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David Toback, Attorney at Law
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Understanding Due Diligence

Due diligence is a word that we hear often. Whether it’s in buying a home, or purchasing a business, we often toss around the term as a necessary safety precaution before putting our names on the dotted line. But what does due diligence actually mean when purchasing land or a business, or any other major purchase?

What Due Diligence Is

Simply put, due diligence is the search to uncover any and all knowable facts and issues related to the purchase. During a due diligence period, documents are often made available from the seller to the purchaser for inspection. These documents can include financial records, receipts, correspondence, or bank account records.

Many of the documents to be reviewed when buying land or a business will require an expert pair of eyes. That’s why many purchasers may hire accountants, inspectors, lawyers or other specialists to review the documents provided to them by the seller.

In many cases, a seller producing documents may want a purchaser to agree to confidentiality. Generally, so long as there is nothing unusual about it, it is commonplace to sign confidentiality agreements with respect to documents provided during a due diligence period.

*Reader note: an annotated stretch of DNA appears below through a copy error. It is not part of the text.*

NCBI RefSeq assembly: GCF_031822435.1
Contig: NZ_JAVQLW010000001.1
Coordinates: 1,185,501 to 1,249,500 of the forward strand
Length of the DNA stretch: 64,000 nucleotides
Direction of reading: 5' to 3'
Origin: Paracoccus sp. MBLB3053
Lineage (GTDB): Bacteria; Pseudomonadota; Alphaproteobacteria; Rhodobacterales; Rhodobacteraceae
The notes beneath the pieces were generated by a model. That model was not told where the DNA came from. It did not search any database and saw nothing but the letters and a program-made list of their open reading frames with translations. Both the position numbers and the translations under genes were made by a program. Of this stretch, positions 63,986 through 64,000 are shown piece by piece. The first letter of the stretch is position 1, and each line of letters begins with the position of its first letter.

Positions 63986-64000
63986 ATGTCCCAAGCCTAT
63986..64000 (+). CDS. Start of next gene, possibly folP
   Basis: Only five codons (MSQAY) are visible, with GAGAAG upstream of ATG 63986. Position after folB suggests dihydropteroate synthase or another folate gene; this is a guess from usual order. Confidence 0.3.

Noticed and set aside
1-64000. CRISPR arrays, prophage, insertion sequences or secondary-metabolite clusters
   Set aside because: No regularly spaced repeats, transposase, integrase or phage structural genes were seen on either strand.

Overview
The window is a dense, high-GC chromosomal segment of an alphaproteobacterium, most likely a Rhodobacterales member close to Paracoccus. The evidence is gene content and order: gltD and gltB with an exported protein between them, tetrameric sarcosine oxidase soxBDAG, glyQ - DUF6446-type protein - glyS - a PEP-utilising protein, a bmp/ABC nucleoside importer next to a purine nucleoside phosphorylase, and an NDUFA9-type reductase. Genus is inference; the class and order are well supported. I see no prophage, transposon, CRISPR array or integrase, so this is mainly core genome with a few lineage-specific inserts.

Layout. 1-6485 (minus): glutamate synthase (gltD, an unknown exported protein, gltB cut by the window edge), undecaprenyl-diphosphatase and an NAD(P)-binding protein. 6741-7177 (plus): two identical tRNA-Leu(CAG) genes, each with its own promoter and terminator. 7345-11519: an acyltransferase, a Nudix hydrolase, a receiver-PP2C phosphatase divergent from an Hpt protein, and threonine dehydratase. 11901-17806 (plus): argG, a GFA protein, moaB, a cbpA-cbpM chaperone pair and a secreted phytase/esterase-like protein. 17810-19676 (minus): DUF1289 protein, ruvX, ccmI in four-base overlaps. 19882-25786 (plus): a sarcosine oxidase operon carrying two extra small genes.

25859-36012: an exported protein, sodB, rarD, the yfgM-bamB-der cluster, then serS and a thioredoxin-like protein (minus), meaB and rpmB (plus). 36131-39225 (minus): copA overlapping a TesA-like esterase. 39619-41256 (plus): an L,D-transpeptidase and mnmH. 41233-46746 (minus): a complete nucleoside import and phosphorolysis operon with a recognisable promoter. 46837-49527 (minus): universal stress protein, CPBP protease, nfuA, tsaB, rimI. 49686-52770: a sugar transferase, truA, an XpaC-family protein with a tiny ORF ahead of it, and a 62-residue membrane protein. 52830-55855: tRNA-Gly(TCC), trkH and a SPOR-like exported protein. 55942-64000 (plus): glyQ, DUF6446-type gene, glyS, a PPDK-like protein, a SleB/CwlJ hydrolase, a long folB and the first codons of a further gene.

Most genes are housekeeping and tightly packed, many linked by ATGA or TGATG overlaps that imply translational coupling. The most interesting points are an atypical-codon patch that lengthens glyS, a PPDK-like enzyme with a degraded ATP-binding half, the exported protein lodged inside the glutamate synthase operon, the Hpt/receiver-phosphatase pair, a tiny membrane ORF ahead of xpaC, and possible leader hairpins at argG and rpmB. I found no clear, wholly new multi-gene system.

This is so that if the deal doesn’t happen, the (former) purchaser can’t use the information it looked into against the (former) seller. As you can imagine, competitors could easily pretend they were interested in a deal, just to access sensitive information, then cancel the deal and use the information gained against their competitor.

What Gets Disclosed?

It may be common sense to think that a seller has to disclose anything and everything negative to you about the business or property being purchased. But legally, they may not have that obligation. This is because the law imposes on you, the purchaser, the duty to uncover anything that you could have or should have known about, even if the seller doesn’t tell you.

For example, a seller of a bar may not disclose its liquor license is suspended. However, that information is readily available through public records and governmental agencies. You may not be able to fail to perform such an inquiry, and subsequently complain in court that the seller never disclosed it to you.

The same is true for information in the financial documents given to you. If the seller doesn’t mention the company has a large debt, but the information was present in financial documents and you didn’t see or appreciate it, a court may hold you responsible for the mistake.

But where a seller conceals or misrepresents latent defects or problems that you couldn’t reveal or discover through due diligence, the seller could be sued for fraud or misrepresentation. As you may imagine, in court, arguments over whether a misrepresentation or omission was latent, or discoverable, becomes a hotly debated issue.

If you’re making a large purchase or engaged in a complex business transaction, don’t put your assets at risk. Contact Tampa business attorney David Toback to discuss your needs and review documents to make sure your business or purchase goes as planned.

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